Thirty years since the mobile phone network was turned on in Dubbo
1990 was a significant year in technology.
Tim Berners-Lee created the first web server as the foundation for the World Wide Web; the Hubble Telescope was launched from a Space Shuttle and the first in-car Satellite Navigation System was sold. It was also revealed that Grammy winning pop duo, Milli Vanilli, were lip-syncing in their award-winning songs. In an indication of what was to come, 1990 was the highest selling year ever for Encyclopædia Britannica with 120,000 volumes sold. Only twelve years later it ceased printing.
1990 saw Australians watching Ghost; Home Alone and Pretty Woman and listening to Nothing Compares to you by Sinéad O’Connor; U Can’t Touch This by MC Hammer and Vogue by Madonna. Bob Hawke was the Prime Minister and Nick Greiner was Premier of NSW. The minimum wage in NSW was $215 per week with a stamp costing 43 cents and a loaf of bread $1.37.
But, in the local environment, the most significant milestone occurred on 26 July. The Advanced Mobile Phone Service (AMPS) was switched on in Dubbo. More commonly referred to as the analogue network, it was the first taste many Australians had of the futuristic world where people would talk on their phone while driving in their car or walking down the street.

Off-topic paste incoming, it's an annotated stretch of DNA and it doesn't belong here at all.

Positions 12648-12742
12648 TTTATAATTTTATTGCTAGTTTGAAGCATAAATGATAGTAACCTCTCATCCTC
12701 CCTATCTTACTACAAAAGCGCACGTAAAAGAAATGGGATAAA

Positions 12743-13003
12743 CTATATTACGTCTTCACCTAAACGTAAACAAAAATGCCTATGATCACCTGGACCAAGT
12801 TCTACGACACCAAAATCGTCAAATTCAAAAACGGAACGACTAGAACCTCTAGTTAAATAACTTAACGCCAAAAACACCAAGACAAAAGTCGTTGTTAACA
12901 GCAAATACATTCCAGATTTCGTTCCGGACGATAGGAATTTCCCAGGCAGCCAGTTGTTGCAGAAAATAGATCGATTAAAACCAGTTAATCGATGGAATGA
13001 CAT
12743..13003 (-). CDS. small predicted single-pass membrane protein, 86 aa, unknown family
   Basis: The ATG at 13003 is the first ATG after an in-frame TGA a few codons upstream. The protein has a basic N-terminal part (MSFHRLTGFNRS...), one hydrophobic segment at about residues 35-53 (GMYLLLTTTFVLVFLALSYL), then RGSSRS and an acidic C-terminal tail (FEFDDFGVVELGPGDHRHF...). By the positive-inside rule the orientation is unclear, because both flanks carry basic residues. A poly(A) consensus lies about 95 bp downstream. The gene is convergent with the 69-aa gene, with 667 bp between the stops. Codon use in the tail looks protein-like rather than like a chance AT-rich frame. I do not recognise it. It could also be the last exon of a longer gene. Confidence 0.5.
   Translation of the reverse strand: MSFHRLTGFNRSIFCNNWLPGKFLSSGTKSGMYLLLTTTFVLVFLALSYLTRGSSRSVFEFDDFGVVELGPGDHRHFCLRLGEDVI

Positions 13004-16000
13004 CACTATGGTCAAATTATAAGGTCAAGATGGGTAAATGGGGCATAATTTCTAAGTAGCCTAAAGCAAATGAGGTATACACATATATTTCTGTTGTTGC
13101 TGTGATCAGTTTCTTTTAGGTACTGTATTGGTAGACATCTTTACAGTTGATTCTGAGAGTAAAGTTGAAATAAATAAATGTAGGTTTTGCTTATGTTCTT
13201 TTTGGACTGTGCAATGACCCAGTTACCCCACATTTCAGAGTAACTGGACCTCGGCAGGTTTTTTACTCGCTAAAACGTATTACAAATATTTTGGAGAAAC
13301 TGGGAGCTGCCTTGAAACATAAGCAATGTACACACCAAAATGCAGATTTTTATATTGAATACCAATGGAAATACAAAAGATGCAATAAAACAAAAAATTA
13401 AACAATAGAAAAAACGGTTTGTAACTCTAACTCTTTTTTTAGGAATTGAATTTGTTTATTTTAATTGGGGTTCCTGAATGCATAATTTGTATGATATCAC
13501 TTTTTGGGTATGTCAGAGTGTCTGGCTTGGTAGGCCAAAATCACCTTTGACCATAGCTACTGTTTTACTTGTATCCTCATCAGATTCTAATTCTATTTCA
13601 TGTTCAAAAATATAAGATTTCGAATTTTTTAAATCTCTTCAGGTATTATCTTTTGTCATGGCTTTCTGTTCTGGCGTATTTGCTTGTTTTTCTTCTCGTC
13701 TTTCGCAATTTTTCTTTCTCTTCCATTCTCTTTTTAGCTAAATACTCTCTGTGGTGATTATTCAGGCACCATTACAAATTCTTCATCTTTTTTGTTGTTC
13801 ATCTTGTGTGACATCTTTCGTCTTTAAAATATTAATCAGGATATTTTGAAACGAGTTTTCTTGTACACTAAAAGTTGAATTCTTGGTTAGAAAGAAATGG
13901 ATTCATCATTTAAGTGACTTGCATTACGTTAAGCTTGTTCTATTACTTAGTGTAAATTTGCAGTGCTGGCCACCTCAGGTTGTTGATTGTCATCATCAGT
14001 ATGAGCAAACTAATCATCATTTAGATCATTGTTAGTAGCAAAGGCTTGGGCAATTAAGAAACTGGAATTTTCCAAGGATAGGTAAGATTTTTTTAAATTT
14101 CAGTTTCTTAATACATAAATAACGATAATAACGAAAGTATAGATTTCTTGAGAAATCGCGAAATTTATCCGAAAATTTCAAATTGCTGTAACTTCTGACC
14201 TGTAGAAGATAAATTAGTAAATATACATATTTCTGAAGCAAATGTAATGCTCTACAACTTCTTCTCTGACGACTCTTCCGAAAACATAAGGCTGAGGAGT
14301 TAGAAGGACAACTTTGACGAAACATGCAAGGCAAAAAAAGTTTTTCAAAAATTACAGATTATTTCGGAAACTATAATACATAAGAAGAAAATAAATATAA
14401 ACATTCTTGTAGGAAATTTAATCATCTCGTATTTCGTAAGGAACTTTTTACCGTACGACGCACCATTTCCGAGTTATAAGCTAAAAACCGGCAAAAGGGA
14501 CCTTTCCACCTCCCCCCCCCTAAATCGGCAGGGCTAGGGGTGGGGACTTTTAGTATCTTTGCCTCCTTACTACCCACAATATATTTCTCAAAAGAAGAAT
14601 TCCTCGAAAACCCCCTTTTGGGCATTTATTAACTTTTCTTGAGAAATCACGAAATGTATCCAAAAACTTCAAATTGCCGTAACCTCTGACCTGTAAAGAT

Budding entrepreneur, Mathew Dickerson, who had started his first technology business only eight months previously, had the honour of connecting the first mobile phone in Dubbo to the prefixes set aside for the Dubbo region.
“In 1990 the numbering system was different to today. Mobile numbers were only nine digits and all mobiles started with 018. The prefix assigned to numbers from the Dubbo region was 636 so it was initially assumed only 1,000 numbers would be required in the region,” recalled Mr Dickerson.
At the time all landline numbers were only six digits long with an area code of three digits. For example, a Dubbo number may have been (068) 84 6880 instead of the current (02) 6884 6880.
Mr Dickerson continued, “I remember the first number and first phone. It was an NEC P3 handheld mobile and the number was 018 63 62 62. It was actually very rare to sell a handheld mobile with most mobile phones permanently installed in a vehicle or with their own ‘bag’ and carry case. The NEC P3 had a current equivalent cost of over $10,000. In 1990 it was hard to imagine the mobile world we have today.”
Australia now has more mobile devices connected than people.
Contact: Mathew Dickerson 0418 628 439 (0418 MATHEW)